Challenging the NLRB

Tracking Attacks on the NLRB: Amazon Invokes the Major Questions Doctrine

John Fry

John Fry is a student at Harvard Law School.

Amazon is the latest major employer to respond to Unfair Labor Practice charges by claiming that the National Labor Relations Board is unconstitutional. The company is accused of unlawful discipline against pro-union workers at JFK8, a Staten Island warehouse where the Amazon Labor Union won a historic victory in April 2022. In response, Amazon not only denies the election result—which it has spent the last 22 months trying to overturn—but also joins corporations like SpaceX and Trader Joe’s in their efforts to dismantle the NLRB.

Amazon goes further than merely recycling other employers’ constitutional arguments—in a novel move, the company also says the charges against it “implicate the Major Questions Doctrine and associated principles of non-delegation.” The Supreme Court has been unclear about the exact meaning of the major questions doctrine, but it effectively requires Congress to speak clearly before agencies can decide questions of great economic or political significance.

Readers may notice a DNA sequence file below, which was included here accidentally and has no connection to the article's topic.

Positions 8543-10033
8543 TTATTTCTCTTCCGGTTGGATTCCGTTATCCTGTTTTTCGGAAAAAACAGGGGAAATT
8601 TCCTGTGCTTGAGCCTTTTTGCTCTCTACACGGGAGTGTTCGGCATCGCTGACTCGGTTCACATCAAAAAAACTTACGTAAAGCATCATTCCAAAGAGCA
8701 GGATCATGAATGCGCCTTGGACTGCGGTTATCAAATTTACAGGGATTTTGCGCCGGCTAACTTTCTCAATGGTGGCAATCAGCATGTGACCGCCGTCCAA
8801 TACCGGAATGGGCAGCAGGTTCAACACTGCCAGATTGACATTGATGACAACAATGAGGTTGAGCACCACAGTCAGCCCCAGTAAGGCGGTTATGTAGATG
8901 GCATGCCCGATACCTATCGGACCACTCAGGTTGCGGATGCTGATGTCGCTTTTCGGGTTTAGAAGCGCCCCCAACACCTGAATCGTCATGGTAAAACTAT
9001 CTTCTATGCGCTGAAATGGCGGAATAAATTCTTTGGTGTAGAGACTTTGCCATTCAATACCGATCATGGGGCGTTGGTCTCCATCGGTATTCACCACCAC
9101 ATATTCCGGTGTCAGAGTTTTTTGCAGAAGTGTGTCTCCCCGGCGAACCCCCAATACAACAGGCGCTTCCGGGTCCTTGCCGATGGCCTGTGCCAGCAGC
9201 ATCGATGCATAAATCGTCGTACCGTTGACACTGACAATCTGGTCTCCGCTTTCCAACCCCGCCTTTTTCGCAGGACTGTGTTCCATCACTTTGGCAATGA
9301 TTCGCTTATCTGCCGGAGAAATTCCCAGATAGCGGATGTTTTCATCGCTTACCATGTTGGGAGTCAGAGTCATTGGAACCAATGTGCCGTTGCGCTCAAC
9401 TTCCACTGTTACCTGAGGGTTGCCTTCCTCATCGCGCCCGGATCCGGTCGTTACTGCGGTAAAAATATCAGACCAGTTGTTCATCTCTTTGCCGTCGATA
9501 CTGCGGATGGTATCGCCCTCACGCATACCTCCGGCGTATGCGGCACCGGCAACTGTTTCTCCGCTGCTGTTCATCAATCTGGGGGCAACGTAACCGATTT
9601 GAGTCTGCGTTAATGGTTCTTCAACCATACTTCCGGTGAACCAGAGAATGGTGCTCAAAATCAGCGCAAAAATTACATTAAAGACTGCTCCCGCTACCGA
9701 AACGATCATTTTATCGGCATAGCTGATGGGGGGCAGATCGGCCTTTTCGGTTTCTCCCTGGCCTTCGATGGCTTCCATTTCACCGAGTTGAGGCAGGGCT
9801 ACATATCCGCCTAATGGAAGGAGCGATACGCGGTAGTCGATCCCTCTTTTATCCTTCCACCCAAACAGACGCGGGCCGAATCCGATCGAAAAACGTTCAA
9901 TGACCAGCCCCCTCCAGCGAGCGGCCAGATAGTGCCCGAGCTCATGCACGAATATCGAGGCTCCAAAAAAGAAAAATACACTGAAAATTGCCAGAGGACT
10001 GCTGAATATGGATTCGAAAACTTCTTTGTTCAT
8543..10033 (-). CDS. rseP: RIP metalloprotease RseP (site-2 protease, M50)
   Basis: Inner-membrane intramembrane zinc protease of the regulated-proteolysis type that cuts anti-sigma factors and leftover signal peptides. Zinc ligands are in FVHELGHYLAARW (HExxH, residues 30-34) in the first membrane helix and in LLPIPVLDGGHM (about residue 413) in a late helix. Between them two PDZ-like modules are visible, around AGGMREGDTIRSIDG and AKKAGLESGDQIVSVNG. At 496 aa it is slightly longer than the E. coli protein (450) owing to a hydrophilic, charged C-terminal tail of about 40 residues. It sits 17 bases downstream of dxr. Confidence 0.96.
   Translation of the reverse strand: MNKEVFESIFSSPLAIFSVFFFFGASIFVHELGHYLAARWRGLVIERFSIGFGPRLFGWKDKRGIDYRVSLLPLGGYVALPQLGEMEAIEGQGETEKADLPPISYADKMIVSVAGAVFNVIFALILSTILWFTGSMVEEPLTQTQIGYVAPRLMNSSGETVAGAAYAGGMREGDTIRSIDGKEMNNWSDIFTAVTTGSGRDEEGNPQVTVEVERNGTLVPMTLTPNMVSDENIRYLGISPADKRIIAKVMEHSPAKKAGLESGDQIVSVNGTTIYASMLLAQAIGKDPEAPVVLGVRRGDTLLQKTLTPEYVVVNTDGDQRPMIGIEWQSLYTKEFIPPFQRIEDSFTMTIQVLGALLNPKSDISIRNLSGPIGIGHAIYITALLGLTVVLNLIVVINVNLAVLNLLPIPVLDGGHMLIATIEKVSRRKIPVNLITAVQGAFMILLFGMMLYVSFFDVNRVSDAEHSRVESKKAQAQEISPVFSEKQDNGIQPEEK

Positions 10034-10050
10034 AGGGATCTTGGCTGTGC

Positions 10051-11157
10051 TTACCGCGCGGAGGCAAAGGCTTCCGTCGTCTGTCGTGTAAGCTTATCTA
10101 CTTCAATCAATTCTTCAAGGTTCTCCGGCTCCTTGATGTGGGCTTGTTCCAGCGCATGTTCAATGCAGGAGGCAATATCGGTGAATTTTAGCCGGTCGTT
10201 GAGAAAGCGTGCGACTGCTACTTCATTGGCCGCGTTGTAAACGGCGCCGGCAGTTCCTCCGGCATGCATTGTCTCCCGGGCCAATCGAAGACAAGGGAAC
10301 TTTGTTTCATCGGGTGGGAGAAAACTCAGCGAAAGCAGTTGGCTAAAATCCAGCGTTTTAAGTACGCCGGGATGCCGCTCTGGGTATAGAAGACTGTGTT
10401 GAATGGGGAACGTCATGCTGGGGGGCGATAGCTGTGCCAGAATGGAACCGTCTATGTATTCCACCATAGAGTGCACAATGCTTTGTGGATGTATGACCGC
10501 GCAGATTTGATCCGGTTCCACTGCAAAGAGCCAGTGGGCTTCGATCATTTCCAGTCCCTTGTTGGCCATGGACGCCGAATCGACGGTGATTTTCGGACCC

Congress did exactly that in the National Labor Relations Act: Section 10(a) empowers the NLRB to “prevent any person from engaging in any unfair labor practice” and declares that the NLRB’s “power shall not be affected by any other means of adjustment or prevention.” For this reason, the Court has consistently upheld the NLRB’s authority to interpret and enforce the NLRA since 1938.

But recent cases suggest that Amazon’s tactic isn’t so far-fetched after all. When the Supreme Court barred the Secretary of Education from cancelling student loan debt last year, Justice Kagan accused her colleagues of “[moving] the goalposts for triggering the major-questions doctrine.” In a prescient dissent, she speculated that the ill-defined doctrine could be used to prevent any agency from doing its job: “Who knows—by next year, the Secretary of Health and Human Services may be found unable to implement the Medicare program.” Five months later, the Fifth Circuit invoked the major questions doctrine to overrule the NLRB’s decision about union t-shirts.

If the major questions doctrine is simply a tool of deregulation, then Amazon’s attack might succeed. The company’s allusion to “principles of non-delegation” is crucial. The non-delegation doctrine has not been used to invalidate a federal law since 1935. But Justice Gorsuch has argued for its revival, hinting that the major questions doctrine is actually non-delegation in disguise. Even if the NLRB rules against Amazon, the company can appeal to circuit court. And with the Fifth Circuit eager to dismantle the administrative state, Amazon may like its chances.

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